As actors of that sector, it is our job to create attractive products.
For the price, it is a real problem also because the number of product produced now is so small in front of flush toilets ones. But we know that if we have volume, we can realy reduce prices, divided by 3 or 4 the existing ones.
Christian, what is the design challenge from Gate foundation ? Can this program can help us in that way ?

Emanuel Morin
Ecodomeo - France
www.ecodomeo.com
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  • sjoerdnienhuys
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  • Technical advisor on low-cost sanitation, worked for Aga Khan in the Himalayas, PUM in Asia,/Afica and Latin America, SNV in Nepal, DGIS in Latin America UNhabitat in Africa, and Waste /Gouda in India on ECO sanitation and biogas
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Re: Alternative sanitation solutions versus centralised sewerage system

There is a consensus about the need for sanitation and better sanitation. That is a wider concept that eco-sanitation. The quality of the installation (and lack of offensive smells) is key to the success of introduction. Clearly spelled out user procedures or handling, and training of children is alo crucial. After the Tsunami in India Tamil Nadu, European aid organisations build hundreds of ecosan toilets, but many did not like 'the system' and continues using the banana bush instead. Even local NGO's claimed that the people did not like 'the system'. After in-depth investigation it turned out that the donor organisations constructed only a minimum size core units, not plastered, with a cement floor and a timber clamp door. What the villagers wanted was a finished toilet-bathroom, and they did not care whether it was dry or wet or with one, two or three holes. They rejected 'the system' because it did not have a tiled floor or lower walls, or washable plastered and painted walls and sufficient space. Also they knew that there was a lot of money available from the Tsunami aid. While some people tiled the ecosan toilet, others bought a ceramic pour-flush pan and build awhole new toilet.

Sjoerd from The Netherlands.
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  • christian.rieck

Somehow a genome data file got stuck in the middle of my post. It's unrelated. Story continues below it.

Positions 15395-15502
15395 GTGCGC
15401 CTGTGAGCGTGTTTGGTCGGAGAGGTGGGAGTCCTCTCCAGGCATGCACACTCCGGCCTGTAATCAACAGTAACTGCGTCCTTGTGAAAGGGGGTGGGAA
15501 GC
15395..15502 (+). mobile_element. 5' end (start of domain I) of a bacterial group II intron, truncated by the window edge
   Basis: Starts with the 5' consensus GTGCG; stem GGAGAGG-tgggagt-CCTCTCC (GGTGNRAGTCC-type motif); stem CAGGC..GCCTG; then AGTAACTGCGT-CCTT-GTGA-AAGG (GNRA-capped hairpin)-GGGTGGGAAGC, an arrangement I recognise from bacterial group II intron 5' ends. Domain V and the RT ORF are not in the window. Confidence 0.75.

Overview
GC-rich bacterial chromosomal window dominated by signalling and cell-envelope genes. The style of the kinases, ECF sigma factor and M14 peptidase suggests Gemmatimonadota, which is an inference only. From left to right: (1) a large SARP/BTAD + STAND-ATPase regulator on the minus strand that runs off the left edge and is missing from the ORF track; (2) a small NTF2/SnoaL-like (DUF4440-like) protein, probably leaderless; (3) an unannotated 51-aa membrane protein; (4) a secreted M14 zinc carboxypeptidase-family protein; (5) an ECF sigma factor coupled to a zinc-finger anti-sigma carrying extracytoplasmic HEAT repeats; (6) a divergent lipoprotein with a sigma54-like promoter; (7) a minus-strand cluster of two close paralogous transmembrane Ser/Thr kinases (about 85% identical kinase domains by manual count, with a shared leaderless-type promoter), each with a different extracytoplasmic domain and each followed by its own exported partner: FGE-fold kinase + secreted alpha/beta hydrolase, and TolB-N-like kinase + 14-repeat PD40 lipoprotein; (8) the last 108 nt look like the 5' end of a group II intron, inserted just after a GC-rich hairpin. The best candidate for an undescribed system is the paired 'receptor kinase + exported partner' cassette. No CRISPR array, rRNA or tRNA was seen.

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Re: Alternative sanitation solutions versus centralised sewerage system

Hi Emmanuel,
You can find a nice overview of the Gates toilet design challenge in this pdf
www.gatesfoundation.org/watersanitationh...toilet-challenge.pdf . I am attaching it as well. The technologies range from biochar to microwave and solar technology. It all sounds quite complicated and technical, but whoever knows what comes out of it.

I also agree with sjoerd that the lack of offensive smells is key to the success of introduction of a new technology. Furthermore it should have at least the same level of comfort like a common flush toilet, otherwise the majority of users wont switch. Future will hopefully show some promising sanitation alternatives.

Cheers
Christian

GIZ Uganda
Enhanced Water Security and Sanitation (ENWASS)
Sanitation for Millions
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  • tmsinnovation
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  • I coordinate the Climate-friendly sanitation services in peri-urban areas of Lusaka project in Zambia. My background is in Management, Economics and Information Systems.
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Re: Alternative sanitation solutions versus centralised sewerage system

Hi Christian

Thanks for the pdf attachment. I find this idea particularly interesting due to reading I have done on biochar:

5. A community scale biochar production plant fed by human waste
Brian Von Herzen of the Climate Foundation and Professor Reginald Mitchell of Stanford University in Palo Alto, California, propose to design, build, and test a self contained
system that pyrolyzes (decomposes organic material at high temperatures without oxygen) human waste into a type of biological charcoal (biochar) that is used for carbon capture and storage. The system will be able to process two tons of human waste daily at a facility located in the slums of Nairobi.

Do you know anything further on this particular idea / proposition?

How much do you know about biochar and its many applications?

Kind regards
Trevor

Trevor Surridge
Project Coordinator
Climate-friendly sanitation services in peri-urban areas of Lusaka (CFS-Lusaka) project
German Development Cooperation